Until you start looking after yourself and doing what is it you really want to do you’ll never find the motivation to work hard enough to reach your end goal.

Am I trying to lose weight at the moment? Yes I am. But I’m not going to lie and say that I’m hitting the gym 5 days a week, eating super healthy and keeping away from carbs.

Am I insecure about what other people might think about me due to my weight? Of course I bloody am. I wouldn’t be human if I didn’t. But I’m not doing any of this for them.

Whether we admit it or not, we all want to be liked. But I’d rather be liked for who I am rather than if I wear the latest fashion trends or can fit into a pair of size 8 jeans.

I want you all to share your weight stories and thoughts in the comments. Whether it be about weight gain or weight loss. How you perceive yourself or think others perceive you. Whatever it may be share it. Get it off your chest.

Then stop and think, is this something you want to deal with for yourself or for someone else?

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© Emmi Bowles

Photos by Alexander Ward – Website | Instagram










  1. November 17, 2017 / 1:25 pm

    This speaks to me so much! I have been trying to lose weight for the LONGEST time, particularly once I hit 15 (I’m almost 25 now). I’ve had some good years where I’ve lost a couple of stone and loved seeing the progress I made, but I inevitably put it all back on, and I’m now the heaviest I’ve ever been.

    I’ve got to the point in my life where I don’t like my figure, but I also don’t want to be too restricted on a diet (life’s too short). I’m still trying to reach the balance when I lose weight for my own happiness, while still trying to enjoy my life around it. But I also know if I could eat any junk foods I want and not put on weight, I totally would. Still trying to find something that works, and hopefully 2018 I can get back control.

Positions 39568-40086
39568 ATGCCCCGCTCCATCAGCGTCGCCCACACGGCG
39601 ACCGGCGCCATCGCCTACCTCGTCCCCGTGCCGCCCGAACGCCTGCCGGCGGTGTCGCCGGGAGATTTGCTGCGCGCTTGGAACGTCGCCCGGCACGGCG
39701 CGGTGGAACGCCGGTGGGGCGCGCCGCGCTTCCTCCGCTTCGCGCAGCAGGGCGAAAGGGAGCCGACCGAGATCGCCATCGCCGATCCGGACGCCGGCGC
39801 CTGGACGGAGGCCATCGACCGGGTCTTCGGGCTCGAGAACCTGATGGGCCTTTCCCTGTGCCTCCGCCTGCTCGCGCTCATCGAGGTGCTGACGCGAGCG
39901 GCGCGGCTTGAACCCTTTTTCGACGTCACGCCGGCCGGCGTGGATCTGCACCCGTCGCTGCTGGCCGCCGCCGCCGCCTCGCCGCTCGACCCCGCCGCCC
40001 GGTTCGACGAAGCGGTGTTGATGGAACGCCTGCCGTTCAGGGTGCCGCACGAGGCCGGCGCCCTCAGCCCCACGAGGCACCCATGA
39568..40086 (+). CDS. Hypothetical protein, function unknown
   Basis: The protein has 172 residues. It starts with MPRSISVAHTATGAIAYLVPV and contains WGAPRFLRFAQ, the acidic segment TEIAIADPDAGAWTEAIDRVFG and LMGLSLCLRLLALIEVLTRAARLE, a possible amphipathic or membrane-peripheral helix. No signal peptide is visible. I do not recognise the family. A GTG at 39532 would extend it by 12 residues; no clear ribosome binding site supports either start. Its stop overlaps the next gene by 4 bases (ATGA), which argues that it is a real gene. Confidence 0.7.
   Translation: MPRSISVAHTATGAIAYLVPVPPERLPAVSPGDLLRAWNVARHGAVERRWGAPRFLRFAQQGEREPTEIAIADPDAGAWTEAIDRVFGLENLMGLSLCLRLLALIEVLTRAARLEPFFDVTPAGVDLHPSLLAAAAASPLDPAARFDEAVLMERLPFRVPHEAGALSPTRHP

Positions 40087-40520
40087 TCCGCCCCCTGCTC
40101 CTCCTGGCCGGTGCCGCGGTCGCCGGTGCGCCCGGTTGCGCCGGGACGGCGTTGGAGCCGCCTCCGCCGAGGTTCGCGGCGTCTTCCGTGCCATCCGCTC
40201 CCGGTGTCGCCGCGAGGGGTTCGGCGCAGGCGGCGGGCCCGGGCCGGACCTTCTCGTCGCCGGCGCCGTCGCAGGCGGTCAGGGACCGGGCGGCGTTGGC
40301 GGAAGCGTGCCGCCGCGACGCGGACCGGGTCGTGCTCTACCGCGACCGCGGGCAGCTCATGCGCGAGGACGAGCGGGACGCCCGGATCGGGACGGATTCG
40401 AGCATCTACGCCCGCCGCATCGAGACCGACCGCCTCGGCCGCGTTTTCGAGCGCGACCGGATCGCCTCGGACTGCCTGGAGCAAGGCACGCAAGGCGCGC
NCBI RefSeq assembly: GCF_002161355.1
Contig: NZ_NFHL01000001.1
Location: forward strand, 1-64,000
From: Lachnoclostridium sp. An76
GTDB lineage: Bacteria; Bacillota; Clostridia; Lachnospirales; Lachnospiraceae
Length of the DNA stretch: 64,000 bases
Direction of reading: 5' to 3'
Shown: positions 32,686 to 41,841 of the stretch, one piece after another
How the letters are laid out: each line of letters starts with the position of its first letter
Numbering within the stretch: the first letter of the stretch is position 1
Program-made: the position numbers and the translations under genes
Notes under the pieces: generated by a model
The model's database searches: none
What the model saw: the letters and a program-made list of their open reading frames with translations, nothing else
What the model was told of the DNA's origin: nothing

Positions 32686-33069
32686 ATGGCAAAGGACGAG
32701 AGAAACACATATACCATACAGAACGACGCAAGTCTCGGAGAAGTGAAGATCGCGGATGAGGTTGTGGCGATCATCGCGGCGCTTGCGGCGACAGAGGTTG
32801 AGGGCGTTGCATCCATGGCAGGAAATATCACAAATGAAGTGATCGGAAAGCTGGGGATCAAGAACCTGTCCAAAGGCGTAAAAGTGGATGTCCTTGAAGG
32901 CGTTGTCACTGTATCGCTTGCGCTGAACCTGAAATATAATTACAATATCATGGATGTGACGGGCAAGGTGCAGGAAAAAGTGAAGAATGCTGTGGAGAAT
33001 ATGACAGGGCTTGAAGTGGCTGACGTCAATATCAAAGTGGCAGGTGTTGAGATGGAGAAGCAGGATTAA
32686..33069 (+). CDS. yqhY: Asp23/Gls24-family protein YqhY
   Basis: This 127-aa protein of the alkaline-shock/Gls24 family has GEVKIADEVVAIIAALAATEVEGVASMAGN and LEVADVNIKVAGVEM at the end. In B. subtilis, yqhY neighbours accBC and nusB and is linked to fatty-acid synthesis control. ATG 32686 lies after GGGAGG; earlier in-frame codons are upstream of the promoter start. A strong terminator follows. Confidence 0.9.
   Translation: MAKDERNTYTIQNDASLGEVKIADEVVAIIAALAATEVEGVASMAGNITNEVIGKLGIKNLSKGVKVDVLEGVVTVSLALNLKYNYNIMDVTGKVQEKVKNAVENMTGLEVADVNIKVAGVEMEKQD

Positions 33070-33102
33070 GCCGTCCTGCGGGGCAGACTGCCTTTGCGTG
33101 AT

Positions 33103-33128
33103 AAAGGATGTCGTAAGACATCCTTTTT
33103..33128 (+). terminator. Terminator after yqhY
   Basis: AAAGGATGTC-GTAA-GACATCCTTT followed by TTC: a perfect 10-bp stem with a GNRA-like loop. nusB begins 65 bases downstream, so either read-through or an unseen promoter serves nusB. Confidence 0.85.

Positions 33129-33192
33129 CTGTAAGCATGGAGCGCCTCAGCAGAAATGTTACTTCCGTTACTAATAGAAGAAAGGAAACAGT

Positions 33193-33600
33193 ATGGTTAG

This is such a good post, and it sounds like you’re thinking in the right way! Thanks so much for this.

    • November 17, 2017 / 7:35 pm

      Thank you for sharing your experience and story. I think that once we start talking about things we start to realise why we can’t reach our goals. Hopefully you’ll find whatever it is you need to be able to make 2018 your year.

  2. November 18, 2017 / 6:08 pm

    We always think people are judging us when realistically, they’re not. We’re all too worried about the way we looks ourselves to be bothered about how other people look. I really try to embrace how I am but there is always that doubt that pops in for a visit every now and then. It’s unavoidable, it’s just a part of us as humans.

    Steph x

  3. November 20, 2017 / 1:34 am

    What a compelling piece! So honest and filled with so much truth. There is a saying that I have adopted to kind of live by lately and its:

    “People care about people who care about themselves, but you know what? I just don’t care about those people.”
    -Miss Congeniality 2

    This post just encouraged me to live by it so much more. What society needs to understand is how to value who someone is over what someone looks like. It’s articles like these that work to change people’s hearts. Thank you for sharing!!


  4. December 6, 2017 / 8:17 am

    I guess I’ve always been on the slimmer end but I’ve still struggled with people’s perceptions of what I should and shouldn’t look like. Recently I’ve started exercising again, whether it be swimming, a brisk walk or going to the gym. I’ve changed my mind set which I think is the most important! I’m doing it for me now, and I’m doing it to stay healthy mentally and physically. I’m also not wanting to look like anyone else, but to simply be the best version of me at the time.

    Sally – DiagonSally

    • December 6, 2017 / 8:22 am

      It’s really hard to change your mindset so well done! There’s no point doing it for someone else because you’re the only person it truly affects